years, including just one in the past five. Grade: B-minus.
Running backs: Jones possesses the explosiveness that the Bears have lacked
for years. Jones had three disappointing seasons in Arizona, but late last
season with the Buccaneers he flashed the talent that made him a first-round
pick in 2000. If he can avoid a tendency to put the ball on the ground, and
if he can take the punishment of being the main man, Jones could put up huge
numbers rushing and receiving. He will be playing the Bears' version of the
role Priest Holmes has played in Kansas City. Coaches have said Anthony
Thomas would have a role in the offense, although they haven't been
specific. He could figure in short-yardage situations, but he didn't help
his cause by missing nearly the entire training camp with an abdominal
strain. The A-Train has rushed for over 1,000 yards in two of his three
seasons but lacks the breakaway dimension Jones provides. FB Bryan Johnson
was acquired from the Redskins for a sixth-round pick because of his
toughness and blocking ability. He won't carry the ball much and doesn't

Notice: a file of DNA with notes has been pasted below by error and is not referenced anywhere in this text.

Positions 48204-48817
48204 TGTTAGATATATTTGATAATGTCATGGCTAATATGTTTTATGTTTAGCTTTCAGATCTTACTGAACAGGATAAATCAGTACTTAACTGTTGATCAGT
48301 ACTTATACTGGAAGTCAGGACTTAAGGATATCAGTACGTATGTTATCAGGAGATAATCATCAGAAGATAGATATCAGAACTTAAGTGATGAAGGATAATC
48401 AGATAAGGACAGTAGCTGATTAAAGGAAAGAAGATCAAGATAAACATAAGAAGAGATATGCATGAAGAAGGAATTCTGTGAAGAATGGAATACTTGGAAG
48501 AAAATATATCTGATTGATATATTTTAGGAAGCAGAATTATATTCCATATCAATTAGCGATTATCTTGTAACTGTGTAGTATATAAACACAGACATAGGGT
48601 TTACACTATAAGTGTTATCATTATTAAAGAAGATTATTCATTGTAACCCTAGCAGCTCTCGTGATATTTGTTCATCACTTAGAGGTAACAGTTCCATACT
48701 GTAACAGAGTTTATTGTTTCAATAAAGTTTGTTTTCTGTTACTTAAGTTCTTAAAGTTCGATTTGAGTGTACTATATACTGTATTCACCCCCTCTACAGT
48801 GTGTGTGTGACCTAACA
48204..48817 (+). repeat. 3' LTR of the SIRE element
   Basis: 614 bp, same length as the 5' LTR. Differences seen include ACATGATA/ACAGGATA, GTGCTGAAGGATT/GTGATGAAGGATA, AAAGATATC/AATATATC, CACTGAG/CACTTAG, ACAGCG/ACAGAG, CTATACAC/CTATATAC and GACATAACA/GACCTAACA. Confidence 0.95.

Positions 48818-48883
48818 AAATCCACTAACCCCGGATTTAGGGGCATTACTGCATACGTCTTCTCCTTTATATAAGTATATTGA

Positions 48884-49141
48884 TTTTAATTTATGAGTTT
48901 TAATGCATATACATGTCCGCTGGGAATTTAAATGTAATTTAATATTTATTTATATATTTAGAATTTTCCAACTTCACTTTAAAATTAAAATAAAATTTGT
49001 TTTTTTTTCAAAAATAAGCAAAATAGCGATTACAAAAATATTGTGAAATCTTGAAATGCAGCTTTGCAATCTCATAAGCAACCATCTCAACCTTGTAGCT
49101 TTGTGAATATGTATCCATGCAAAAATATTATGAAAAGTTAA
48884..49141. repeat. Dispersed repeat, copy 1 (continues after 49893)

appear to be part of the passing game. Grade: B-minus.
Receivers: Booker had just 52 catches for 715 yards last season after
grabbing 197 passes for 2,260 yards the previous two seasons, and he'll be
missed. David Terrell has been a first-round bust, but now he's a made man
and is getting one final shot to start with the new regime. He had the best
training camp of his four-year NFL career, but that isn't saying much.
Terrell had 43 catches last season but averaged just 8.4 yards per
reception, although that was due largely to the conservative scheme of John
Shoop. Last year's fifth-round rookies, Justin Gage and Bobby Wade, made
solid contributions. Gage was a downfield threat, and Wade worked as an
underneath weapon. One of them will start opposite Terrell. Rookie Bernard
Berrian adds a speed dimension that is welcome, but he's of slight build. TE
Desmond Clark missed more than three weeks of camp with a hamstring, and he
didn't quite live up to expectations as a receiver last season, but he was